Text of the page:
In the early 2000s, when Matt Joeckel was a new assistant professor with the University of Nebraska-Lincoln’s Conservation and Survey Division (CSD), he participated in a project confirming that a couple dozen dinner plate-sized footprints preserved in sandstone in Jefferson County belonged to a type of plant-eating dinosaur. It was an ornithopod, or "bird-footed" bipedal dinosaur. And it was definitely a first. No other in-place, fully verifiable dinosaur fossils — whether trackways, bones or teeth — had yet been found in Nebraska. And no one has uncovered any since that find, Joeckel said.
Now UNL SNR’s senior associate director, the CSD director and state geologist, Joeckel is revisiting that discovery in an episode of “Nebraska Stories” set to air Jan. 21 on NET.
Titled "Nebraska Stories: Dinosaur Tracksite," the episode will revisit the discovery of the tracks in the state’s only bedrock formation where it could occur, the Dakota Formation. The dinosaur’s tracks were left during the Cretaceous Period, approximately 100 million years ago, and were spotted on private land in one of the limited areas of the state where the Dakota Formation crops out.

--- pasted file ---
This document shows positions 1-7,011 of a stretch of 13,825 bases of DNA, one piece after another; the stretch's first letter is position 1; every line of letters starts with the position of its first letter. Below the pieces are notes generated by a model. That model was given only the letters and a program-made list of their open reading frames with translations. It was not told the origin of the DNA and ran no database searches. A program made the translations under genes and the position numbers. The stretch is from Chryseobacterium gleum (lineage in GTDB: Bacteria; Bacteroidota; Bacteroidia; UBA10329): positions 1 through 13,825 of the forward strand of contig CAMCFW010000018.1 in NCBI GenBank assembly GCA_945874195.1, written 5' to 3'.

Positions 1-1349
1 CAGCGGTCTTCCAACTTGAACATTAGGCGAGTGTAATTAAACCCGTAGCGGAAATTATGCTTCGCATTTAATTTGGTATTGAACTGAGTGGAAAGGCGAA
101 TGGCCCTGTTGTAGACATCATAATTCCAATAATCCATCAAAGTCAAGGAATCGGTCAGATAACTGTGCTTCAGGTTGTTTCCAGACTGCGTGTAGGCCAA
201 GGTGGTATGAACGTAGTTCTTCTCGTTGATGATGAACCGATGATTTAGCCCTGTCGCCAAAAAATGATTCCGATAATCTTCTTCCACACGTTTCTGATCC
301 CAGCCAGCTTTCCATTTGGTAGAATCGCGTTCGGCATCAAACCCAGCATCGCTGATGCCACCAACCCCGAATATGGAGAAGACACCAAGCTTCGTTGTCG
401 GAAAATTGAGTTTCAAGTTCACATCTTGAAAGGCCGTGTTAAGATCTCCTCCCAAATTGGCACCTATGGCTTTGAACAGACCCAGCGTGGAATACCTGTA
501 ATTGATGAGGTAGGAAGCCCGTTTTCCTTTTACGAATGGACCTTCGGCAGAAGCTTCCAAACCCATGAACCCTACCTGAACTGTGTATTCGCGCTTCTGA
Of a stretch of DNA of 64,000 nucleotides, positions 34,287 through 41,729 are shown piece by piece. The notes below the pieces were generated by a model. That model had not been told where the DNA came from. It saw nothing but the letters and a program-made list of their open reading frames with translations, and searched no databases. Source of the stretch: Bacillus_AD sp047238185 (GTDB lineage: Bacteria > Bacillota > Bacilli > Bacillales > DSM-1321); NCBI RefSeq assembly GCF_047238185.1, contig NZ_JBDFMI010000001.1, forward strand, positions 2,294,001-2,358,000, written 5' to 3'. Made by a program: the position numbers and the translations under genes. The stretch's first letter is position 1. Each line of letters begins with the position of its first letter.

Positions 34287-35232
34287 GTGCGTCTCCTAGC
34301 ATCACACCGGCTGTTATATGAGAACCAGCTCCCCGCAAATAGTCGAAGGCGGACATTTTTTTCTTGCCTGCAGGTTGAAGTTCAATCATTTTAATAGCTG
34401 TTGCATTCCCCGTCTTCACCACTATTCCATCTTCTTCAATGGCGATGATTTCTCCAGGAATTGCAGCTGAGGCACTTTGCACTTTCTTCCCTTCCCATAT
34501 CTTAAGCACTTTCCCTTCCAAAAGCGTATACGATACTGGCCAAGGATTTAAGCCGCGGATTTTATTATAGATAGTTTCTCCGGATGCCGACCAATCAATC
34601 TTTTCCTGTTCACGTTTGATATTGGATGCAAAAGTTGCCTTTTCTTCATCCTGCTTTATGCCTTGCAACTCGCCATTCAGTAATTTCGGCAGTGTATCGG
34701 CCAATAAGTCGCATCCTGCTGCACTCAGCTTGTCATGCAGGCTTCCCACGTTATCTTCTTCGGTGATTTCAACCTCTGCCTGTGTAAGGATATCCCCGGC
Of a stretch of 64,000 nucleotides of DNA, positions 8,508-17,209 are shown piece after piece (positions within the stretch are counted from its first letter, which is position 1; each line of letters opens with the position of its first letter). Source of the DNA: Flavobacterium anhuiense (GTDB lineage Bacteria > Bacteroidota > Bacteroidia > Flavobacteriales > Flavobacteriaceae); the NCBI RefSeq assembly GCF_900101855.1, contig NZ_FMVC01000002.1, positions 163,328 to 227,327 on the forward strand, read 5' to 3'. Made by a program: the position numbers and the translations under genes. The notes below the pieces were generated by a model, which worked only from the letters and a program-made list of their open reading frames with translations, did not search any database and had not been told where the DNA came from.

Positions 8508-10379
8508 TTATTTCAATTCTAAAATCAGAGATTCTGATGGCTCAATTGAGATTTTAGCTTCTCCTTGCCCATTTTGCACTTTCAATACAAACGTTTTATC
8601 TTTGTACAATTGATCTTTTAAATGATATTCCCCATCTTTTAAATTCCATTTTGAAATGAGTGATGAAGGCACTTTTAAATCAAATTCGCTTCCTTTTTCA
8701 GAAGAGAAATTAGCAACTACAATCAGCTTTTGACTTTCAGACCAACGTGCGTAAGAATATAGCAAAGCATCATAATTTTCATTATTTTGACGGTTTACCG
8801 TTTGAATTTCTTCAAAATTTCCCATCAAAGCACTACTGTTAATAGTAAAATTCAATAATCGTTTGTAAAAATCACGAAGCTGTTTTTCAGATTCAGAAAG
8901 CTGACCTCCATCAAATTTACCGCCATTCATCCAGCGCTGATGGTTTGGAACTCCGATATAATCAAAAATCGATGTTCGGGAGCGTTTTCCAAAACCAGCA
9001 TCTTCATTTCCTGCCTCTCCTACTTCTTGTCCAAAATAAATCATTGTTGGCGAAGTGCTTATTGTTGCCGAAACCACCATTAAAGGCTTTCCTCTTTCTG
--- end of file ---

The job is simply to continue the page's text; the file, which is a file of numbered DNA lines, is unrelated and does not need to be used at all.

Joeckel’s interview for the television program was conducted at another Dakota Formation outcropping along Antelope Creek, near the Lincoln Children’s Zoo. He said he spoke to NET Television senior producer Kay Hall there in an effort to drive home to viewers that geological history is much closer to home than we often think.
"For all we know, there are dinosaur tracks under Lincoln, " Joeckel said.
"Nebraska Stories: Dinosaur Tracksite" airs at 8 p.m. Jan. 21 on NET. For the first time, " Nebraska Stories" will also be simultaneously streamed online. Viewers who don’t receive an NET broadcast signal can watch the episode at netnebraska.org/livestream.
If you miss the live stream, look for the story in Nebraska Stories online at netNebraska.org/nebraskastories